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|Title:||Where does the buck stop? Explaining public responsibility attributions in complex international institutions|
|Series/Date:||Journal of Common Market Studies Vol.55, No.4, July 2017, p909–924|
|Source Origin:||Commercial publisher/Media|
Who is held publicly responsible for the policies of international institutions? Are member states or supranational bodies held responsible or are public responsibility attributions (PRA) untargeted? We argue that in complex policy-making systems responsibility tends to be attributed to implementing actors. When, however, a policy does not require active implementation, we expect responsibility attributions to be untargeted.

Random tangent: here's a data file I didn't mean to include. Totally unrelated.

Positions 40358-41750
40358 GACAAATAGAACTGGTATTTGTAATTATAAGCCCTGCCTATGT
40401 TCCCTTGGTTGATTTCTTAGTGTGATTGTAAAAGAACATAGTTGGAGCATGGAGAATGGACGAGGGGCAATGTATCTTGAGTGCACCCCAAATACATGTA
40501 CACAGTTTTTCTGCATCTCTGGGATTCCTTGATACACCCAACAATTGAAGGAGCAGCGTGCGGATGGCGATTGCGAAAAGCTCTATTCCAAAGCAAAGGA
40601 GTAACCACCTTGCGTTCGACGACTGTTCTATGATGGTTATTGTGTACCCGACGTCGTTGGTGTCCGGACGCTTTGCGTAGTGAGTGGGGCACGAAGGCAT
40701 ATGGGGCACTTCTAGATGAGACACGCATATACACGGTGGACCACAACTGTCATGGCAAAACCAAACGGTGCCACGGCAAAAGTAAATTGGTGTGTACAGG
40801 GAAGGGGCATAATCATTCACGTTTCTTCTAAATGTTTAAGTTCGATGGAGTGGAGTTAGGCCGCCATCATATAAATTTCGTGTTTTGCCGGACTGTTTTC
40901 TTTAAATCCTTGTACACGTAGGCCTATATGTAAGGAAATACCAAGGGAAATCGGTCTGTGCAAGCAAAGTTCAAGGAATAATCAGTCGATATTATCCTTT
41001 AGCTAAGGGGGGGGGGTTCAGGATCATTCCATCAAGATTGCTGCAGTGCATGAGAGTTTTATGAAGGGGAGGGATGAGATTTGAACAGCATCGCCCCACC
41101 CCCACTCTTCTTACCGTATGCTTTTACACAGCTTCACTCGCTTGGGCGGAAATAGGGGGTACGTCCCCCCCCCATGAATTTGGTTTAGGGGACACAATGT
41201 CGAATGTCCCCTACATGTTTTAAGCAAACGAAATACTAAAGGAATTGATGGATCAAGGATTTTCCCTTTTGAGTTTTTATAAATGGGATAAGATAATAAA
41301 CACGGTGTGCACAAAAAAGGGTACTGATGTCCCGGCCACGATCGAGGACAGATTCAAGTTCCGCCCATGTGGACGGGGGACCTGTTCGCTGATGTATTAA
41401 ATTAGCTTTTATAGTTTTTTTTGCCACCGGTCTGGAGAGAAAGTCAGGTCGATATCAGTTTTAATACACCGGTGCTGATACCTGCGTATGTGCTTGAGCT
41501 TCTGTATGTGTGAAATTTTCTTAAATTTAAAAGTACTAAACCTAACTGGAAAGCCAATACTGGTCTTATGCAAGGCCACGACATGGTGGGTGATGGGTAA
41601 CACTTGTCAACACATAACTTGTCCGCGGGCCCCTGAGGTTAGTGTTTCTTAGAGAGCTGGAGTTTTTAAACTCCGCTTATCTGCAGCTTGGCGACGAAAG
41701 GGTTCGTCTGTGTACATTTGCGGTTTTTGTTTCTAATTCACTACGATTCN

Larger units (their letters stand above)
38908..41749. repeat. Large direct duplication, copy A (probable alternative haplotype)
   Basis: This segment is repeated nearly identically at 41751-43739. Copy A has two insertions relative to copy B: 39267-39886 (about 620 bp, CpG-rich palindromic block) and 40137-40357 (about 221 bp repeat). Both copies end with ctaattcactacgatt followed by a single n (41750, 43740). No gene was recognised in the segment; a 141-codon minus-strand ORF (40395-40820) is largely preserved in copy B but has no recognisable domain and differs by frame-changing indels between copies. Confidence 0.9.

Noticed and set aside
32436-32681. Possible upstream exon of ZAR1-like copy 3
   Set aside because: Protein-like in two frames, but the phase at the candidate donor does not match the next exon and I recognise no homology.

To test these expectations, we analyze PRA in the European public for three EU migration policies: (1) border control policies, (2) the distribution of refugees according to the ‘Dublin’-system, and (3) so-called welfare migration facilitated by the ‘freedom of movement’ principle. Our analysis corroborates that PRA reflect the structure of policy implementation: (1) PRA for EU border controls target the EU; (2) PRA for the distribution of refugees target member states; (3) PRA for welfare migration are untargeted. The paper thus highlights an accountability gap for policies that do not require implementation.
|Geographic Indicators:||European Union|
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